This dish evolved from an eggplant recipe that we made from one of the Ottolenghi cookbooks. It basically called for steaming the crap out of a sliced eggplant, and then seasoning it with a Japanese-style dressing. We made it (or some variation of it) quite a few times because it was tasty, easy to put together. It made for a nice side dish for dinner (e.g. along with rice and pickled vegetables) and leftovers were a good addition to lunch the next day. Lately though, we’ve been using our oven a lot for meal prep and it only made sense to recreate this dish with roasted eggplant. We also ended up making some adjustments to the dressing to suit our preference and married it a Chinese-style ginger-scallion sauce.
Steamed buns — pillows of deliciousness that can be sweet or savoury, stuffed or plain. The same dough recipe can be used to make a bao or stuffed bun and lends itself to many different fillings. These are also great make-ahead items! They can be done in a large batch and frozen, then pulled out a few at a time and re-steamed (or microwaved) as needed.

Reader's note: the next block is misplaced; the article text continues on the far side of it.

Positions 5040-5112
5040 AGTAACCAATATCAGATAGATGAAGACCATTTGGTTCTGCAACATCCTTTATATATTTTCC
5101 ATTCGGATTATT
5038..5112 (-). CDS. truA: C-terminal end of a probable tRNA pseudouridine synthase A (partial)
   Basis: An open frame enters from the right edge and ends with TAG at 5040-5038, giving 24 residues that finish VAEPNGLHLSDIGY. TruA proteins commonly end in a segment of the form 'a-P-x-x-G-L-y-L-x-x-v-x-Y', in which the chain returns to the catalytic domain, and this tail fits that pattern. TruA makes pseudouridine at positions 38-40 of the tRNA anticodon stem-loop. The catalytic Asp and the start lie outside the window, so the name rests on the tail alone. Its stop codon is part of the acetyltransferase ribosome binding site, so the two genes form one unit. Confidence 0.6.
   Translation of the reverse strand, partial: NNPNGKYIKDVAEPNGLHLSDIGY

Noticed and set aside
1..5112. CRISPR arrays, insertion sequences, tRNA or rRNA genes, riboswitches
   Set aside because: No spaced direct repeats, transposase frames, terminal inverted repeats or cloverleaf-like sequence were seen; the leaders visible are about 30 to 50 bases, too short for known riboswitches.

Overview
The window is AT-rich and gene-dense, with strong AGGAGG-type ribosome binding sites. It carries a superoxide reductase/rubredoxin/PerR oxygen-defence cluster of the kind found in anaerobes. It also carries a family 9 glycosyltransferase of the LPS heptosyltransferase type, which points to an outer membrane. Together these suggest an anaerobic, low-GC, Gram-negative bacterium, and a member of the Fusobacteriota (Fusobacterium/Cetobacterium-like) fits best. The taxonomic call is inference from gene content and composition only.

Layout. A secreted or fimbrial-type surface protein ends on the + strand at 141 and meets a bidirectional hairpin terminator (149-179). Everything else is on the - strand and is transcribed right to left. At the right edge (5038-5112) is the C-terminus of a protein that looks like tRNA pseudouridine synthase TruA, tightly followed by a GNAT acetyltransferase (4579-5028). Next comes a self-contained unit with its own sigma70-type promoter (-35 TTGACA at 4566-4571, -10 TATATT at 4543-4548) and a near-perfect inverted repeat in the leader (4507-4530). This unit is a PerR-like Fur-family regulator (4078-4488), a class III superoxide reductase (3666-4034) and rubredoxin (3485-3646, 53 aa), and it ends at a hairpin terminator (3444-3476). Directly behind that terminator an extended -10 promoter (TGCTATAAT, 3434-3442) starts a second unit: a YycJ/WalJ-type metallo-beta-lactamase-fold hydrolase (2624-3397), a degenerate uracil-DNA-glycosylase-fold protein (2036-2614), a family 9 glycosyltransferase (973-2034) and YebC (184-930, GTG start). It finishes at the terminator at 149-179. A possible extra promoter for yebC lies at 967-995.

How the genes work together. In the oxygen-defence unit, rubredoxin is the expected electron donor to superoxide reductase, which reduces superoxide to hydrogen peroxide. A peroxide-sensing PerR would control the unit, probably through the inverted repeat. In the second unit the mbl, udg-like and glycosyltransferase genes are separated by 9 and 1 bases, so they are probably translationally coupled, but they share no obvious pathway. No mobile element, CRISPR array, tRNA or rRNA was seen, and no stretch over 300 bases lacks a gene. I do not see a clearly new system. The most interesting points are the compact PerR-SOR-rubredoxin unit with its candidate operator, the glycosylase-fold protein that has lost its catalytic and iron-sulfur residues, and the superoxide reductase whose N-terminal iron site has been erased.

This is one of my favourite desserts at dim sum. We came across a recipe when we were researching snacks for Chinese New Year, so of course we had to try it! The first recipe we found used only agar to set the jelly. It held the liquid, but the texture had way too much crunch and not enough of a softer jelly feel. We decided we needed a mix of gelatine and agar — it turned out that finding the right proportions were a lot harder than we thought. After numerous trials, this is the recipe we settled on! We are pretty happy with it, but I guess it all comes down to personal taste. If you like a bit more crunch, then you can add a little agar and take out some of the gelatine mass. If you don’t like any crunch at all, you could try using only gelatine (though we’ve been strongly cautioned that is not authentic). For a little more firmness, you could reduce the amount of tea (or simply simmer for a bit longer to reduce the water content). There are so many variables! We had these cute little silicone moulds that I thought were perfect for bite-sized jellies, but a square pan works just as well! Once the jelly is set you can simply cut them to size.